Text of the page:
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The Northerner

Three students prepare to resurrect campus radio station by Fall 2002

Matt Roark

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Remember the kid on Beverly Hill 90210 that was the DJ for the high school radio station? Come on, now, you know you watched it. Anyway, that is what came to mind when someone mentioned the rebirth of Northern Kentucky’s student radio station, WRFN.

When resurrected, the new WRFN will be found at 810 AM and will only be heard on campus and in the dorms. It will be run by student volunteers.

“Our programming is going to be very different,” said Josh Estep, when asked about the difference between WRFN and the other radio station on campus, public radio station WNKU-FM.

The reborn WRFN will not be strictly music. Its organizers plan to have on-air programs, in the spirit of early radio before the age of television.

“We’ll have on-air readings,” said Estep, “Like when Orson Welles read ‘War of the Worlds’ on the radio.”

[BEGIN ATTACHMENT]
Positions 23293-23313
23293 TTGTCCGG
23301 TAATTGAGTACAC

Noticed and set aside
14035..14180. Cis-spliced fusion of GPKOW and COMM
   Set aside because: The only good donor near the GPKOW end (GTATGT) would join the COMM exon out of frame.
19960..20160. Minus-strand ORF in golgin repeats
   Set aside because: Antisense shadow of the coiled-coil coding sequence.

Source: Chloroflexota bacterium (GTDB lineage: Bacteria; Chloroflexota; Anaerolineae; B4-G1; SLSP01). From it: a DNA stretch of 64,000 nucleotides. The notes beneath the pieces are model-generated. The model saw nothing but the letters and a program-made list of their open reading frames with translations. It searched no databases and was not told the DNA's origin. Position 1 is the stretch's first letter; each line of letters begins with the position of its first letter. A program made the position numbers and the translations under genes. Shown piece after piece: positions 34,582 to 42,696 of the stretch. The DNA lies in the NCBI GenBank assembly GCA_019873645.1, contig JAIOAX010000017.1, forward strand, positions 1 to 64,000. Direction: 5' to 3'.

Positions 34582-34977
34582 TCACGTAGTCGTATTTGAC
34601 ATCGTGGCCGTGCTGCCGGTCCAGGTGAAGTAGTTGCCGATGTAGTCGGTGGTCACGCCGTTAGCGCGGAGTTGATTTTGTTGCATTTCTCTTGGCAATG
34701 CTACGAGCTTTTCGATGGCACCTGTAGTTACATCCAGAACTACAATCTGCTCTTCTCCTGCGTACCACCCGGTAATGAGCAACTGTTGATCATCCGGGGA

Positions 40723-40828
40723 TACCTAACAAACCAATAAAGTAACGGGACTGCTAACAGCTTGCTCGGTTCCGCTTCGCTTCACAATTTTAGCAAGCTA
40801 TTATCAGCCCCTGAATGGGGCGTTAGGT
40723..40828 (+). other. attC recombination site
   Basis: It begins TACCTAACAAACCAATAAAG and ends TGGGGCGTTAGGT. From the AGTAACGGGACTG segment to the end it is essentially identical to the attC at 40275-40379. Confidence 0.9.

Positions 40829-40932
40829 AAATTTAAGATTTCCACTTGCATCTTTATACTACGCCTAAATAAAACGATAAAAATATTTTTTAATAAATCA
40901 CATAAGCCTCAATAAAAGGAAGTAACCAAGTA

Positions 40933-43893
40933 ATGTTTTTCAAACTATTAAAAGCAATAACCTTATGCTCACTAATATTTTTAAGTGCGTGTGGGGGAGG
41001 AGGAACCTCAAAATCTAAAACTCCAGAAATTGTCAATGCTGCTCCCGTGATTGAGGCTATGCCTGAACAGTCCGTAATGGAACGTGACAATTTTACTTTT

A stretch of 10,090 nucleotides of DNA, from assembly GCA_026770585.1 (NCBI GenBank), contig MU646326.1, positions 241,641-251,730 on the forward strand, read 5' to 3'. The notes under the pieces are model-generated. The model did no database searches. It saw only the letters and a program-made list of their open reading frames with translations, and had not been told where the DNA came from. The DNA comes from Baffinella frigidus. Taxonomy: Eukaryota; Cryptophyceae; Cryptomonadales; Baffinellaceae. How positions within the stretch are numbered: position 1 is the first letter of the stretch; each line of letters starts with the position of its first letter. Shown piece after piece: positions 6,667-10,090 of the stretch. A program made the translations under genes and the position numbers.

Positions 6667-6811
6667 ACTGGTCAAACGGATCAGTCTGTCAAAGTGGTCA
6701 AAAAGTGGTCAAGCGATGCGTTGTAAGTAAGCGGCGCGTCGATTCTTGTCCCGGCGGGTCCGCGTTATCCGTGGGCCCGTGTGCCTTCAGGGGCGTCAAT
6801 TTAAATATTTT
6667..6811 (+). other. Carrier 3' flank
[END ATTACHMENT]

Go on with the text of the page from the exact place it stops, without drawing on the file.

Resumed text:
With any luck, the station will be up and running by the summer of 2002. The three students resurrecting WRFN have completely different tastes in music. Estep, a sophomore Radio/Television major, enjoys heavy metal and alternative music and said he plans on rocking out when he is on the air.

Vaston Brooks, also a sophomore RTV major, prefers country music. Brooks is currently a part-time DJ for B105, a commercial country station.

Tarris Horton, or Troy as he is know to friends, who listens to hip-hop and rap and will introduce listeners to his preferences during his programs. Horton also has his own record label.

WRFN, which has its offices on the second floor of the University Center, initially closed to have remodeling done and for new equipment to be purchased to update the station. New equipment was bought by WRFN students, but they did not know how to use it. Last year, approximately $6,000 – $7,000 went unspent by WRFN. Because of lack of interest in the station, WRFN remained shut down during the 1999 – 2000 academic year, Kent Kelso, dean of students, told The Northerner in a September interview. But these students plan to have the station back up and running. “We have some engineers from B105 who are going to help us get things going,” Brooks said. “They’re donating a lot of time and equipment for us. After we get it up and running, we will be looking for students to help. Then we will hopefully find some ways to advertise and get some sponsors,” he added.

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The Independent Student Newspaper of Northern Kentucky University.
Three students prepare to resurrect campus radio station by Fall 2002